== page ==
Perceptions of source independence and polarization: integrating computational modelling, cross cultural analysis, and experimental psychology to understand and counter polarization
TWCF Number
Project Duration
December 1 / 2023
- November 30 / 2025
Core Funding Area
Big Questions
Amount Awarded

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Lee de-Wit
Institution The Chancellor, Masters and Scholars of the University of Cambridge

Jens Madsen
Institution London School of Economics

Polarization manifests in many forms, and has multiple different causes. One of the challenges in polarization research is the lack of precise formal models. A project team led by Lee de-Wit at Cambridge, and co-directed by Jens Madsen at London School of Economics plans to develop a computational model of a particular form of polarization known as opinion polarization, namely the extent to which people are one-sided in the opinions they hold.

The project team will articulate a model of polarization that makes specific predictions about the interaction between individual cognitive and contextual factors. This  will not only provide deep theoretical insight into the drivers of polarization, but also provide a route forward in terms of policy recommendations about the kinds of information environments that could reduce polarization.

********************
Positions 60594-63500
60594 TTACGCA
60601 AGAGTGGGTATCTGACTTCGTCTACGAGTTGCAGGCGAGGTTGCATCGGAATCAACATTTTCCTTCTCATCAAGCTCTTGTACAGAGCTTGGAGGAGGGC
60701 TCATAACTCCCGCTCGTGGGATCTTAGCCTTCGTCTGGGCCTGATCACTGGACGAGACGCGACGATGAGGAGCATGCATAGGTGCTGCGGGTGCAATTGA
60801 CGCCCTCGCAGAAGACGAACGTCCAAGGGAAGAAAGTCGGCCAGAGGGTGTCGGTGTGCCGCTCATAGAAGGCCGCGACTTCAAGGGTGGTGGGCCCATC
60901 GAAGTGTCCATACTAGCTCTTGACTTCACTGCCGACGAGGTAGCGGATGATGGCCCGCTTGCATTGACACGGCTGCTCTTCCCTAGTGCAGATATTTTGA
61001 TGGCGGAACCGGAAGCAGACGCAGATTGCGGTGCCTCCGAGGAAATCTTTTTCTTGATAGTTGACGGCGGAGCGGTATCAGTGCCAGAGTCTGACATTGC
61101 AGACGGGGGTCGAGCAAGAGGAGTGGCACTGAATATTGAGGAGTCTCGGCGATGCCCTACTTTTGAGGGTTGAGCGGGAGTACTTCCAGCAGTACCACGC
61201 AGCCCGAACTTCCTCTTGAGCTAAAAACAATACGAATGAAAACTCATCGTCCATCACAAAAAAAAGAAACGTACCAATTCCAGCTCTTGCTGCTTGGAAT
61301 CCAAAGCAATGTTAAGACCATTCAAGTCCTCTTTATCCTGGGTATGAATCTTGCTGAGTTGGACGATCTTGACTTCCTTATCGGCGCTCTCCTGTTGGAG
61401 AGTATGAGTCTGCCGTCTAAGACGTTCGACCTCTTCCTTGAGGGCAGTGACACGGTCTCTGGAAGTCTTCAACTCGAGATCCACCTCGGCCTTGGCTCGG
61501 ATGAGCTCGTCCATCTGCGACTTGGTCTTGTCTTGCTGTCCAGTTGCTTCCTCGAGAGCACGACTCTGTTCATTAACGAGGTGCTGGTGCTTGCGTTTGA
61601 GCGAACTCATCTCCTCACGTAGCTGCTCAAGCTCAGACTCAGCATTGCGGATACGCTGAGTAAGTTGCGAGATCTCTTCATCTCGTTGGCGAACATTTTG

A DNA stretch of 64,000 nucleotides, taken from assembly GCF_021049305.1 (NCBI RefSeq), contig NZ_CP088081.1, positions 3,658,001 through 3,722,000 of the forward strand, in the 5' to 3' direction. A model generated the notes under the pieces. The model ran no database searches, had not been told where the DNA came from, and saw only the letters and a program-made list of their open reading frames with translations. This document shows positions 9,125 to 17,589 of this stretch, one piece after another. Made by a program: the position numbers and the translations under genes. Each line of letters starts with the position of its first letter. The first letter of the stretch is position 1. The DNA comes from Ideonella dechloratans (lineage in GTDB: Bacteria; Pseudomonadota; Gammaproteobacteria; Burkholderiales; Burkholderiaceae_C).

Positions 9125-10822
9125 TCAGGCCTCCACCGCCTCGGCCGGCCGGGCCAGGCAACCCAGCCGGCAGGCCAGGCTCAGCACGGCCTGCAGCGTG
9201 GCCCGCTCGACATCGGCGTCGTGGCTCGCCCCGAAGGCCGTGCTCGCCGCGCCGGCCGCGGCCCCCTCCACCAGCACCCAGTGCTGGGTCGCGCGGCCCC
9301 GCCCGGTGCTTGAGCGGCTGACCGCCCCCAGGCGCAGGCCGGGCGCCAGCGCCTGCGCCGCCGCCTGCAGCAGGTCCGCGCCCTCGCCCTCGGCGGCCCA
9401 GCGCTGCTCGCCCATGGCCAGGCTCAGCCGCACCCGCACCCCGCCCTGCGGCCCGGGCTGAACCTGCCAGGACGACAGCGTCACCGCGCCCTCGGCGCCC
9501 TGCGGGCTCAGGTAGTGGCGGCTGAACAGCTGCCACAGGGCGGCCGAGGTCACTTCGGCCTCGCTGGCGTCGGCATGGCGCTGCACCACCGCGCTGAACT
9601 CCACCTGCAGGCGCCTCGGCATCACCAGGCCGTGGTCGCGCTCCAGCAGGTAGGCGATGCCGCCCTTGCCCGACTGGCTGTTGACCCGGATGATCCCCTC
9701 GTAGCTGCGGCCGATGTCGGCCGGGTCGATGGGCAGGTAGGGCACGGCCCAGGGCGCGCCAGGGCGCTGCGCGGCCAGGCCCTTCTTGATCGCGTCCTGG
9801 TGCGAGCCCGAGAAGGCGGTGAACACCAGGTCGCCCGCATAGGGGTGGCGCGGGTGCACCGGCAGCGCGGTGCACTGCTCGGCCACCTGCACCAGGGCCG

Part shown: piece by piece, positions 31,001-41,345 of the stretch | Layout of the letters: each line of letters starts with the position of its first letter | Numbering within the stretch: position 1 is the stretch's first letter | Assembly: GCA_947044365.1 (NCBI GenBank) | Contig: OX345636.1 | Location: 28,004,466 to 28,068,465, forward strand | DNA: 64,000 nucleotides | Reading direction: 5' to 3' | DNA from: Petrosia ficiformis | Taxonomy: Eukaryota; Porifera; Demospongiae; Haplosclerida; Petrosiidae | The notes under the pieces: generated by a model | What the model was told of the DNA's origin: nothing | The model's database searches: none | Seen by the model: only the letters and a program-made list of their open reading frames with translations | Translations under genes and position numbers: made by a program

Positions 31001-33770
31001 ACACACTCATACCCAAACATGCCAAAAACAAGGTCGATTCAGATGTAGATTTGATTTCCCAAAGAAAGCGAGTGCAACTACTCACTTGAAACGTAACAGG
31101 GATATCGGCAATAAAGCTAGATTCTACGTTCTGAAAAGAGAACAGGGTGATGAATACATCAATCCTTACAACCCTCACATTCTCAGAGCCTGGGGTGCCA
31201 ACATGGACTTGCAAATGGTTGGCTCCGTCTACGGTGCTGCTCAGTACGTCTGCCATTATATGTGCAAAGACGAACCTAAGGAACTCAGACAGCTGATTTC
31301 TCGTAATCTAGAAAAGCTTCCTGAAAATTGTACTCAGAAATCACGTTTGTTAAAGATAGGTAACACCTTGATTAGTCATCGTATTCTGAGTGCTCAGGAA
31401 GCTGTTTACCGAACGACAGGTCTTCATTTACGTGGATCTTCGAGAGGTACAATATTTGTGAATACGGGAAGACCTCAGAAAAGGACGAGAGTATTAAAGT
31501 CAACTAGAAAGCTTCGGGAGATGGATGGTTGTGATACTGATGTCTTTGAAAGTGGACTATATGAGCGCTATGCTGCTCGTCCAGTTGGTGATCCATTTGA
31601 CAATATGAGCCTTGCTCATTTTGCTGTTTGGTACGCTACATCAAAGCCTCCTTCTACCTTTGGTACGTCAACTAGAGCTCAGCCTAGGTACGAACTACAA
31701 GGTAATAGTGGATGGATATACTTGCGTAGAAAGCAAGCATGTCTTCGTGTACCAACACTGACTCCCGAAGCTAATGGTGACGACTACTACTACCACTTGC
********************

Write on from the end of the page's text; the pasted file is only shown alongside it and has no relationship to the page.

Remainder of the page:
To do this, the team plans to test a Bayesian model of opinion polarization. This model has the theoretical potential to bridge individual and societal levels of analysis by using a computational model to generate precise numerical predictions about the extent of opinion-based polarization across societies, over time and in controlled experiments.

The team predicts that in societies where media sources are perceived to be more independent there will be less opinion-based polarization. To gauge how such a process may explain variability, they propose to test this theory in three different ways: cross-sectionally in 12 countries, longitudinally in 6 countries, and experimentally in 1 country.

The model and collected data will add critical insights into the cognitive mechanisms of polarization and explain some of the variability in polarization that we observe across countries and will give a roadmap to better understand how to avoid deepening polarization in the future.

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